the less onomatopoeia (sound words) a language has. きれい is a noun adjective meaning "pretty". Adverbials Japanese also has adverbs.1. In English. Japanese doesn't use these just for children's books and comics. meaning "very much"/"throughout" or tokidoki. 早い meaning "early" can be made an adverb by placing it in its 連用形: 早く. However.4. I almost missed my stop" in English you'd wonder about their conversational skill.these are called mimesis). and the second are adjectives that are placed in a particular inflection so as to act adverbially. For instance. for Japanese this claim is about as unfounded as possible.1. Noun adjectives can be turned into adjectives by instead of adding な as suffix. as well as words to describe the state of things ("the tree stood looming" . Verbal adjectives are placed in their 連用形 form. okiru. This can then be used with for instance the verb for "waking up".1. meaning "sometimes".to wake up early. If you would hear someone say "I fell asleep on the bus and went zzz all the way to work. While this might be true for western languages. adverbs are words like "quickly" in "Simone quickly ran for the door. Unlike western language. The first type of adverbials are mostly quantifiers. 少し. The second type can be constructed out of either verbal adjectives. the verbal adjective hayai. き れいに is an adverb meaning pretty. adding に as suffix. 時々 . Words such as sukoshi." or "majestically" in "The butterfly flew majestically. words that modify not nouns but verbs. meaning "a little bit". The first are words that have always been adverbs. the way they are inflected to become adverbs is different for the two.2. and can then be used as an adverb. zutto. 起きる: 早く起きる .2.5. Japanese has a rich onomatopoeic vocabulary. If we pair this with the verb for "to split". but in Japanese that sentence would be both a grammatical as well as natural sounding sentence. or noun adjectives. 分 ける we get きれいに分ける meaning "to cleanly split" (such as a watermelon on a hot day) わ お はや ときどき すこ 1." In Japanese there are two kinds of adverbs. ず っ と . but they're an integral part of the natural every day language. For instance. with several thousand words to describe the various sounds things make ("the cow goes moo"). 45 . Sound words Some linguists claim that the more evolved a language is.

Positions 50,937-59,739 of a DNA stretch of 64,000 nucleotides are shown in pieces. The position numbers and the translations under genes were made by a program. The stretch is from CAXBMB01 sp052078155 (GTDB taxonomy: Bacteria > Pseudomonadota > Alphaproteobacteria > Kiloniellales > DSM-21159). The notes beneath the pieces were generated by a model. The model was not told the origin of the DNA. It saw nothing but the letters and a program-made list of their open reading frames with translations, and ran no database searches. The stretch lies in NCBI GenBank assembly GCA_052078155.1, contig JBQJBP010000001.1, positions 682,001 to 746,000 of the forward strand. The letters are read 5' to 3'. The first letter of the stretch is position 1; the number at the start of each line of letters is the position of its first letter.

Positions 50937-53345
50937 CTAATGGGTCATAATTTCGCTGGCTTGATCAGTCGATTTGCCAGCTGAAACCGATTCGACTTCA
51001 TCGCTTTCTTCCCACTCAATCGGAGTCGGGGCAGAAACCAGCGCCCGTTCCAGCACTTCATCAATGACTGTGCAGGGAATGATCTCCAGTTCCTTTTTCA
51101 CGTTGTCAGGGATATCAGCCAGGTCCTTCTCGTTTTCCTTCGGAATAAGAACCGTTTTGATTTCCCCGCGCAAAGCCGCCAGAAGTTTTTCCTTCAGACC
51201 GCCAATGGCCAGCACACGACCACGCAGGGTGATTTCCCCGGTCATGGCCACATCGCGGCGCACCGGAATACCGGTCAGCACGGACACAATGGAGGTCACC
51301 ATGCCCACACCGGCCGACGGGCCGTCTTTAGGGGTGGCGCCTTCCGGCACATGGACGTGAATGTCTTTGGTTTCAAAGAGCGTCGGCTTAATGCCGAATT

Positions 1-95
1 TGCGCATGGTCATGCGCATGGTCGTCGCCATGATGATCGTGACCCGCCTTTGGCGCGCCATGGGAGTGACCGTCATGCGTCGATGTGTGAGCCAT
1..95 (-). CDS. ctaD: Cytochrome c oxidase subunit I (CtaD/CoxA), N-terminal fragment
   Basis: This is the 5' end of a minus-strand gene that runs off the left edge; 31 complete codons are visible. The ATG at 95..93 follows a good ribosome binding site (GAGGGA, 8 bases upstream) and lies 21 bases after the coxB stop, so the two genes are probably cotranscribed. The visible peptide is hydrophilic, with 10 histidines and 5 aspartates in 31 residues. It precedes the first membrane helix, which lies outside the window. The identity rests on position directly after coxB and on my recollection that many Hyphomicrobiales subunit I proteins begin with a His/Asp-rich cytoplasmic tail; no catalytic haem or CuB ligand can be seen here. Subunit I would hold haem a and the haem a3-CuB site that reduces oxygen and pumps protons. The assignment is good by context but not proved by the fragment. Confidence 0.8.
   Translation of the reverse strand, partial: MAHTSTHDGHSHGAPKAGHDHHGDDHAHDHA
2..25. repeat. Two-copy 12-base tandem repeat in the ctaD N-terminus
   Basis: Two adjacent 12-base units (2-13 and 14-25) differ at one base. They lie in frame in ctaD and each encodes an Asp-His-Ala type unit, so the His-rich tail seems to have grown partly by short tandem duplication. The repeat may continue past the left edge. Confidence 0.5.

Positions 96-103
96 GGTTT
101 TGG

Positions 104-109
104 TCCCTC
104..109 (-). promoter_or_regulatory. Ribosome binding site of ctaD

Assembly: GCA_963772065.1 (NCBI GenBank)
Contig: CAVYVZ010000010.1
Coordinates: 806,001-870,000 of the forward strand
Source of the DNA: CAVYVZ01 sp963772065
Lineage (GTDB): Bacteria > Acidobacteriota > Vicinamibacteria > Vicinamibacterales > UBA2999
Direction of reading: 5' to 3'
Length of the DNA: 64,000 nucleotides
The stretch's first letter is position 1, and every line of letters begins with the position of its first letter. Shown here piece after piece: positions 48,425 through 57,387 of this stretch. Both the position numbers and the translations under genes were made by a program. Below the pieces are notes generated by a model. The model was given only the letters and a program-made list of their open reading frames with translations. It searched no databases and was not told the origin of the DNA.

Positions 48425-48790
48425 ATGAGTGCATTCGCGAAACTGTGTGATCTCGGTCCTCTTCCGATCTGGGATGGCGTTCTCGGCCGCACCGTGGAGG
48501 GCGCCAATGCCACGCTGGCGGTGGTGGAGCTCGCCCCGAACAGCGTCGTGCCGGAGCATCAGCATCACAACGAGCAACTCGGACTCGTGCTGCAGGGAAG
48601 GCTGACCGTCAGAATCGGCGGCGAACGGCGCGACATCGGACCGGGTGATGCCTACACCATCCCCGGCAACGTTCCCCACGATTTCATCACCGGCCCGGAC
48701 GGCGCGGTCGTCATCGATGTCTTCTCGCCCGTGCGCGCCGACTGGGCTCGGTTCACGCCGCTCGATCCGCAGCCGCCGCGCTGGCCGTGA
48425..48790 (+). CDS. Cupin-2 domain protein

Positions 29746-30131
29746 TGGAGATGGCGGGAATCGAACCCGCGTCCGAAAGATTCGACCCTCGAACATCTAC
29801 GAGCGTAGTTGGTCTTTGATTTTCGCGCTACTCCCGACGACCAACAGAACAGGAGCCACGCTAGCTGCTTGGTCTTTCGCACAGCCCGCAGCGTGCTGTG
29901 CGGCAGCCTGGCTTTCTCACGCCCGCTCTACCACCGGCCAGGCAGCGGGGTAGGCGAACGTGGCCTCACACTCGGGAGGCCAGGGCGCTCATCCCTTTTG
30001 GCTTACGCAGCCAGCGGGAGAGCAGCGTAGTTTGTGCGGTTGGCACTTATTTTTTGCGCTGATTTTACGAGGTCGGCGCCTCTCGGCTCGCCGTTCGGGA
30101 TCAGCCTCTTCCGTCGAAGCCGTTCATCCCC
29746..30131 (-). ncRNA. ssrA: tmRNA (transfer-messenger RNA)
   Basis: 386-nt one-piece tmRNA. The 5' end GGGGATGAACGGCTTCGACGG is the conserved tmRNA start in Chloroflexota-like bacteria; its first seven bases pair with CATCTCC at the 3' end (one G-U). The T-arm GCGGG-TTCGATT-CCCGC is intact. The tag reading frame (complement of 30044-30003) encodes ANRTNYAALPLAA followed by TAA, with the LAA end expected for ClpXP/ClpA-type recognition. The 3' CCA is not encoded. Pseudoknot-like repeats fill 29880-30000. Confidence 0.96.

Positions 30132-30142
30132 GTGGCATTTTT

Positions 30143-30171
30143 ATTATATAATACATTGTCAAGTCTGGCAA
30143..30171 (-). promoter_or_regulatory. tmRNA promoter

so that it's the sound of only a single drop hitting something. there is a great number of state describing words that can be used.2. for sort of a flaccid softness. を (marking direct verb object) and a wide variety of other "particles".1. There are many classes of particles. "kirakira". a gem can go "sparkle sparkle" and someone can look like they want to say "bleh". とする. meaning that first the actual content is written. In Japanese. which we'll briefly go over here. or it could be "kunyari".擬態語 Like sounds. such as what gems or the surface of a lake when the light hits it do. 1. again. Mimesis . which is the sound of a steady regular dripping. object properties can have words associated to them too. ぴしゃ. followed by a marker to specify what the preceding part should be interpreted as. くたくた. for fluffy soft. One could even use "pisha". たらりたらり. ふにゃふにゃ. something that feels soft could be "fuwafuwa". Onomatopoeia . きらきら.ぎおんご 1.5. or "daradara". "funyafunya". For instance.1. For instance. One could for instance use "taratara".5. One could also use "botabota".2.1. だらだら which is a heavier sound.2. or "tarari tarati". ふわふわ.2. which would literally mean "to do sparkle sparkle". たらたら. something which in English is simply impossible because it lacks both the vocabulary for it. "kutakuta". For instance. as well as the acceptance of using onomatopoeia in regular speech. doesn't tuck its grammar away in word interplay. If we add とする we get きらきらとする. to indicate it's soft and lacks tension. and translates more naturally as just "to sparkle". a statement such as "the water went drip drip down the sink" can mean various different things depending on the exact choice of onomatopoeia for "drip drip".1. which is a fuller sound and implies big drops. to turn the sound word into a verb. with again typically multiple words being usable for a situation with each word carrying their own added nuance. All these grammatical particles are suffixes. unlike western languages. Particles and modifiers Japanese. か (marking something as question). which would imply it's only dripping intermittently. for being sort of squishy and soft. ぼたぼた.6.擬音語 Onomatopoeia are words that reflect the sound things make. Quite often 擬音語 and 擬態語 can be paired with "to suru". Instead parts of speech are explicitly tagged using particles such as は (marking topic). くにゃり. means "sparkle sparkle". ぎたいご 1. In Japanese. が (marking verb subject). This is a very complex use of sound words. 46 .